In a press release issued by the government of New Brunswick, the government has said that because nursing home workers are not currently essential services, it means “a significant majority of nursing home care and support workers could walk off the job, putting nursing home residents at risk within a very short period of time. That’s why the Province is introducing legislation to designate nursing home care and support workers an essential service: To protect the health and safety of seniors living in nursing homes.”
Employers in nursing homes have taken this opportunity to discuss ‘contingency plans’ asking families to help run the operations, undermining the workers ability to withhold their labour and better their working conditions, while attempting to divide families and staff. Managers have threatened lockouts, and stirred up fear among patients and families. Workers are taking action to better their workplace for themselves and for their patients
“There’s no other place that i would rather be than caring for them. It’s the other stuff that makes it hard. Not being able to come home, and living paycheque to paycheque,” said Munn.
In Moncton, workers have been doing outreach with patients and their families outside work hours, and encouraging them to talk to their MLAs.
“The family support has been phenomenal, and we wanted to let them know that we know they’re with us and we appreciate it so much.” says Bev Harper, LPN Rehab support worker. “Families see the working conditions, they see that we’re doing our best, and understand what we’re going through.”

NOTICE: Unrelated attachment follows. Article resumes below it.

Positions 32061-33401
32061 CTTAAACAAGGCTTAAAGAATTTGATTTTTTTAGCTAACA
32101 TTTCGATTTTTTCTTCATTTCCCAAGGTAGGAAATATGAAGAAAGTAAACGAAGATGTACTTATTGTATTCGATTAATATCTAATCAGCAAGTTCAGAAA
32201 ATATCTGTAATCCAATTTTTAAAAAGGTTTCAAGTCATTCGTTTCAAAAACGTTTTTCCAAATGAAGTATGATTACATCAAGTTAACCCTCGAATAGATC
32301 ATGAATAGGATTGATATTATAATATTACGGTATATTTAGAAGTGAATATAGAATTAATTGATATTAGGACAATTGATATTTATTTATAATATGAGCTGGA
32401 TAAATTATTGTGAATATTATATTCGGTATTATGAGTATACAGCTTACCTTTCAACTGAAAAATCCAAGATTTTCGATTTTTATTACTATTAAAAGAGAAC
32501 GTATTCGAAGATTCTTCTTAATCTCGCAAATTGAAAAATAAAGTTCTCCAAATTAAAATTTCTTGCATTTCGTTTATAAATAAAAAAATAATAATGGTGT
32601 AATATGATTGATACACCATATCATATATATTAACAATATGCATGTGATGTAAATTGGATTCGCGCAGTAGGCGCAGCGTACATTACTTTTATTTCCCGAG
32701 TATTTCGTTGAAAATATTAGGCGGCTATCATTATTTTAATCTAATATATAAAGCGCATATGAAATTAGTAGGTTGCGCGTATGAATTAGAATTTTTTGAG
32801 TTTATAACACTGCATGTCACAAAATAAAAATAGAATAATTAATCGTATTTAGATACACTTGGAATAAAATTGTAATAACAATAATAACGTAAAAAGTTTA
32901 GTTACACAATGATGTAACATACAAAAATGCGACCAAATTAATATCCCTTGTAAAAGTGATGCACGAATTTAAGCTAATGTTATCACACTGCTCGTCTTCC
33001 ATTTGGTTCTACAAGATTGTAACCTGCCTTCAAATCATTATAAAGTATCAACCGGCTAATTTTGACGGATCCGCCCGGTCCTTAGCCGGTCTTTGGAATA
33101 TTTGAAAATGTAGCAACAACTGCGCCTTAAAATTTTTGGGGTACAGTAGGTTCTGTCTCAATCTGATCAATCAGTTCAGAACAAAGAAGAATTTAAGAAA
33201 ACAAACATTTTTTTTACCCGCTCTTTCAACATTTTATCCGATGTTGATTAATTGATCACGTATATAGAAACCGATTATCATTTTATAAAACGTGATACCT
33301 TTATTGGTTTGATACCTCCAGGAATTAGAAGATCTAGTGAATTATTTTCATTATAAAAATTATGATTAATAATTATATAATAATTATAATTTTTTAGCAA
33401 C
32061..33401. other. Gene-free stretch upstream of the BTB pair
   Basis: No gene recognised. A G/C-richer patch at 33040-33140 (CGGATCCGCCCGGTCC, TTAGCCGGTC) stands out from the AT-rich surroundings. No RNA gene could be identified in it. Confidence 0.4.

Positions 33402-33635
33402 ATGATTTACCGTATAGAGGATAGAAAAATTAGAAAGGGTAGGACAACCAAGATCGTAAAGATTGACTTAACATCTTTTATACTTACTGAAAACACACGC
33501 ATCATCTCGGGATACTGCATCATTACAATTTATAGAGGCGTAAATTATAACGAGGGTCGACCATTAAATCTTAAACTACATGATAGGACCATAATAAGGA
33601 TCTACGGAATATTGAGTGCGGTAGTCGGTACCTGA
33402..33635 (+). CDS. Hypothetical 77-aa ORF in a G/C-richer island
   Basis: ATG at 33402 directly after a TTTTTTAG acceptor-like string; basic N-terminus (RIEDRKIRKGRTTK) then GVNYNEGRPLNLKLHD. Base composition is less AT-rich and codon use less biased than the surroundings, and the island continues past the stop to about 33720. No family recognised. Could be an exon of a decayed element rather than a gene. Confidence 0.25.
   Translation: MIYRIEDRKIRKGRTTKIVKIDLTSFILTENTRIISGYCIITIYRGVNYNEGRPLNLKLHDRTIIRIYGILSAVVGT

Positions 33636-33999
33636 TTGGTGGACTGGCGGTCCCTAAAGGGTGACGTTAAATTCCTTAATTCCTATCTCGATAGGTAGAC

Nursing home workers fight back
In the past month, the NBCNHU CUPE locals have arranged for 46 independent strike votes, with the overall strike mandate of 94% of workers in favour of a strike. Workers are angry that the government has intervened in their constitutional right to strike, and see the 10 day period as a stall tactic in order to designate nursing home workers as essential services.
Members have started a grassroots campaign called ‘Where’s Dorothy’? referencing Social Development Minister Dorothy Sheppard’s absence at the bargaining table. Workers have continued to mobilize throughout the stay, organizing rallies in front of constituency offices, and building upon the momentum of the overwhelming strike mandate.
The care system is in crisis, and has been since 1992, when nursing home workers went out on illegal strike in protest of the McKenna government’s attack on healthcare workers. 2001 was last walk out, when workers demanded more hours of care for their patients, protesting staff injury rates and burnout.